Alternative Assessment

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Alternative Assessment

  1. 1. ED 225 – MODERNTRENDS AND DIRECTIONS IN CURRICULUM AND TEACHING Harold R. Siapo
  2. 2. ALTERNATIVE ASSESSMENT refers to procedures and techniques which can be used within the context of instruction and can be easily be incorporated into the daily activities of the school or classroom (Hamayan 1995).
  3. 3. ALTERNATIVE ASSESSMENT is broadly defined as any assessment method that is an alternative to traditional paper- and-pencil tests (Teaching Today).
  4. 4. ALTERNATIVE ASSESSMENT its instruments are not only designed and structured differently from traditional tests, but are also graded and scored differently (The Essentials of Language Teaching 2003).
  5. 5. TRADITIONAL VS. ALTERNATIVE Traditional Assessment Alternative Assessment Generally relies on forced- choice, written measures Promotes integration of various written and performance measures Relies on proxy measures of student learning to represent target skills Relies on direct measures of target skills Encourages memorization of correct answers Encourages divergent thinking in generating possible answers Goal is to measure acquisition of knowledge Goal is to enhance development of meaningful
  6. 6. TRADITIONAL VS. ALTERNATIVE Traditional Assessment Alternative Assessment Curriculum directs assessment Assessment directs curriculum Emphasis on developing a body of knowledge Emphasis on ensuring proficiency at real-world tasks Promotes “what” knowledge Promotes “how” knowledge Provides a one-time snapshot of student understanding Provides an examination of learning over time
  7. 7. TRADITIONAL VS. ALTERNATIVE Traditional Assessment Alternative Assessment Emphasizes competition Emphasizes cooperation Targets simplistic skills or tasks in a concrete, singular fashion Prepares students for ambiguities and exceptions that are found in realistic problem settings Priority on summative outcomes or product Priority on the learning sequence or process
  8. 8. WHAT ARE THE FACTORS DRIVING ASSESSMENT REFORM TODAY?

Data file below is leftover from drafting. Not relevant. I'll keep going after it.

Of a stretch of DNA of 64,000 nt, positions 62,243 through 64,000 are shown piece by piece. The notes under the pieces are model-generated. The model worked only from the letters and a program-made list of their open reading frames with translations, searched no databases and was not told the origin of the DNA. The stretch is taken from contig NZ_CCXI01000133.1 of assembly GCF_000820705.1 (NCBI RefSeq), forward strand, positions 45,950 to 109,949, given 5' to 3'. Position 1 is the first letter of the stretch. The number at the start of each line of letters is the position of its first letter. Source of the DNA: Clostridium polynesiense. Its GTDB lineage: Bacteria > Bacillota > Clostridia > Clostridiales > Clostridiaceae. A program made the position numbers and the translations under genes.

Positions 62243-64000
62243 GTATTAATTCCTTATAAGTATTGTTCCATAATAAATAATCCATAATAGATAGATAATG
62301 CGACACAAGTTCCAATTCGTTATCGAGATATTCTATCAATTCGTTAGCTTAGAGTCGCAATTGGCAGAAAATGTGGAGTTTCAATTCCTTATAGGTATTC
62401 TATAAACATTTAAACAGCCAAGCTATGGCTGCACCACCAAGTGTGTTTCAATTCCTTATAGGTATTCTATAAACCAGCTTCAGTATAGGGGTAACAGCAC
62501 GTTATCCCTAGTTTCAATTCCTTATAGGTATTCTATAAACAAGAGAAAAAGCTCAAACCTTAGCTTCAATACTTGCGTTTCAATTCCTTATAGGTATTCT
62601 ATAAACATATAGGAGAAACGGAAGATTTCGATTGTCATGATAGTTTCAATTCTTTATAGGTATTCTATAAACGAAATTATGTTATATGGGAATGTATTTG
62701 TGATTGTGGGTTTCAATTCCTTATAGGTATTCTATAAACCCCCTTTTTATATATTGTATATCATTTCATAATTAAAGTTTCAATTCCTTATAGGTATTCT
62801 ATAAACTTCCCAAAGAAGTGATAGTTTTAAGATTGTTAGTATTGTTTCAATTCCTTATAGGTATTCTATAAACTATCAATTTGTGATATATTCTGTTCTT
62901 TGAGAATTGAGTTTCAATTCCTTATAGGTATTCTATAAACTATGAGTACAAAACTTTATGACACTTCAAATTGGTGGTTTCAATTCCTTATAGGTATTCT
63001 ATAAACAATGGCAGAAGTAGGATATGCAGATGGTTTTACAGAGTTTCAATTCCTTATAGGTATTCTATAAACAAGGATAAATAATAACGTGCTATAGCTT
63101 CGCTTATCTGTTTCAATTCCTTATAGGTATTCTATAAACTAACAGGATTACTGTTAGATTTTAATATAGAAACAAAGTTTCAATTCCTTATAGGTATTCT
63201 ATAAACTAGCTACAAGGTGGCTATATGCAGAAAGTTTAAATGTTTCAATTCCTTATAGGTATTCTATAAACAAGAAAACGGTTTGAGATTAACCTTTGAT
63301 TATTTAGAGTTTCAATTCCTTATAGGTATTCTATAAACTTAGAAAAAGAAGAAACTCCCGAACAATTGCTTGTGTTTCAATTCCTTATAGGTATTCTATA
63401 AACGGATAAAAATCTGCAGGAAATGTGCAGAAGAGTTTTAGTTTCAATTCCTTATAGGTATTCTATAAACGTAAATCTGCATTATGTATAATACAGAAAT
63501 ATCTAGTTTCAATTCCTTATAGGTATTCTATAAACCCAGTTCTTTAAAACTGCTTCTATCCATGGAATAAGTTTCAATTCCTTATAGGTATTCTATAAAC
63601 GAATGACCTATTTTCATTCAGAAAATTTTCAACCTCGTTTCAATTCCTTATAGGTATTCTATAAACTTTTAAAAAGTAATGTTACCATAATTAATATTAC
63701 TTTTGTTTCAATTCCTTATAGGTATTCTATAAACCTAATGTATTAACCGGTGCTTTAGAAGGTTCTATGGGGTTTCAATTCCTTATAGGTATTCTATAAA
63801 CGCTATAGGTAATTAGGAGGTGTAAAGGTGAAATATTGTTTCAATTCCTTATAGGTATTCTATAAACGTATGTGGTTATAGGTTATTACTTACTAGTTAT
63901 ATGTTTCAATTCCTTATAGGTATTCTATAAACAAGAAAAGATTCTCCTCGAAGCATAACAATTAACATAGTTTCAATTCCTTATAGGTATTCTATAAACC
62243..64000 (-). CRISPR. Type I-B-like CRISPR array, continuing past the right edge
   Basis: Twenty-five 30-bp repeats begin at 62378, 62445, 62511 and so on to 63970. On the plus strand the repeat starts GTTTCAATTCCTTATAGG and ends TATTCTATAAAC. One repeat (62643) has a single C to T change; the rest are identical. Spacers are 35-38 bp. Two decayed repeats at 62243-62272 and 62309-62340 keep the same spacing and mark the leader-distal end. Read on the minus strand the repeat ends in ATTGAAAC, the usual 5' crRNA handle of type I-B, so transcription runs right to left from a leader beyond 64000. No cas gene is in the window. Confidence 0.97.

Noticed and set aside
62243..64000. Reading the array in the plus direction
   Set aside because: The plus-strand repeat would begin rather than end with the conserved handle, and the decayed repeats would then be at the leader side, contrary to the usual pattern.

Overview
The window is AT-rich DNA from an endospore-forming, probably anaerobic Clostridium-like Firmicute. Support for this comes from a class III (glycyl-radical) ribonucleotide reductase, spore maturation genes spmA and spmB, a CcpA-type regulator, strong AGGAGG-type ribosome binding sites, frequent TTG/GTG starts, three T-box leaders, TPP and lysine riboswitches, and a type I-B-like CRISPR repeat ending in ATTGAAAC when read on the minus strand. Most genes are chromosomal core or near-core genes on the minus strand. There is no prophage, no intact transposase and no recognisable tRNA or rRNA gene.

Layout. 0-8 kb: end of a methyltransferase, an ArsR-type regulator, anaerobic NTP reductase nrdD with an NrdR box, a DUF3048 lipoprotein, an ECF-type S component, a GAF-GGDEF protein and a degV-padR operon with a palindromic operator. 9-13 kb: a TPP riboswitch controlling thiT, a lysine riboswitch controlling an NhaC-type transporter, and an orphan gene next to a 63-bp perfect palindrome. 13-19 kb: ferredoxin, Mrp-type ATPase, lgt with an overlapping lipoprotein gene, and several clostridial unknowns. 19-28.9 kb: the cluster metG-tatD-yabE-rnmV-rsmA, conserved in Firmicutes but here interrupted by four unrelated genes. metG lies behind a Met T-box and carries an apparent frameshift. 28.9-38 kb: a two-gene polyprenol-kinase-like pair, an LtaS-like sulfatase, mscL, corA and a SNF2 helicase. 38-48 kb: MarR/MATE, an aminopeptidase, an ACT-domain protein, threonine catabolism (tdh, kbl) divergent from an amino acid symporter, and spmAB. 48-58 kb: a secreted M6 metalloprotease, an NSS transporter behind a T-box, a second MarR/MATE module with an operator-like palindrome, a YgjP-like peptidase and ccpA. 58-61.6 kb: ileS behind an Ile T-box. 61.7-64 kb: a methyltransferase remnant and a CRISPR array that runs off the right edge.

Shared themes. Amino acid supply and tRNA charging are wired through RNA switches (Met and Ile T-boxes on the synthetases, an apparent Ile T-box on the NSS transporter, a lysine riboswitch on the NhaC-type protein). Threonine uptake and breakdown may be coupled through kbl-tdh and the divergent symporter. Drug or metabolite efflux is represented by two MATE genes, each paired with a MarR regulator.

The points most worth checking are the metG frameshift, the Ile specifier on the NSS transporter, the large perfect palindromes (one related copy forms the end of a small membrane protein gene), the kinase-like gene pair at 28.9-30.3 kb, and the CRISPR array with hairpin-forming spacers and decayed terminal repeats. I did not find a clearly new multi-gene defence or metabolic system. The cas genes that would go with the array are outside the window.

9. 9. CHANGING ECONOMY
  10. 10. CHANGING VIEW OF LEARNING
  11. 11. CHANGING STUDENT ATTITUDES
  12. 12. WHAT ARE THE BARRIERS TO EXPLORING AND EXPLOITING NEW ASSESSMENT METHODS?
  13. 13. FACULTY RESISTANCE
  14. 14. UNDER- RESEARCHED ASSESSMENTS
  15. 15. WHAT RESEARCH SAYS ABOUT ALTERNATIVE ASSESSMENT?
  16. 16. Hamayan (1995) pointed out that alternative assessments are based on actual performance in authentic situations which the learner is likely to encounter in his or her daily life.
  17. 17. Worley (2001) concluded that there are two opposing forces that influence educational assessment today: the Behaviorists and the Constructivists.
  18. 18. Lombardi (2008) being an adherent of alternative assessment provided strategies on how to assess several alternative methods whether individual or group work.
  19. 19. Muirhead (2002) stated that a relevant approach to assessing adult learners supports a student- centered educational philosophy.
  20. 20. Frykedal and Chiriac (2011) concluded that the use of group work in alternative assessment is to develop group work abilities and not as means to acquire academic knowledge.
  21. 21. Tannenbaum (1997) asserted that alternative assessment holds great promise for English as Second Language (ESL) students.
  22. 22. Green enumerated the disadvantages of alternative assessments.  difficulty in quantifying data  the issue of parity  no time pressure  costly  career uncertainty

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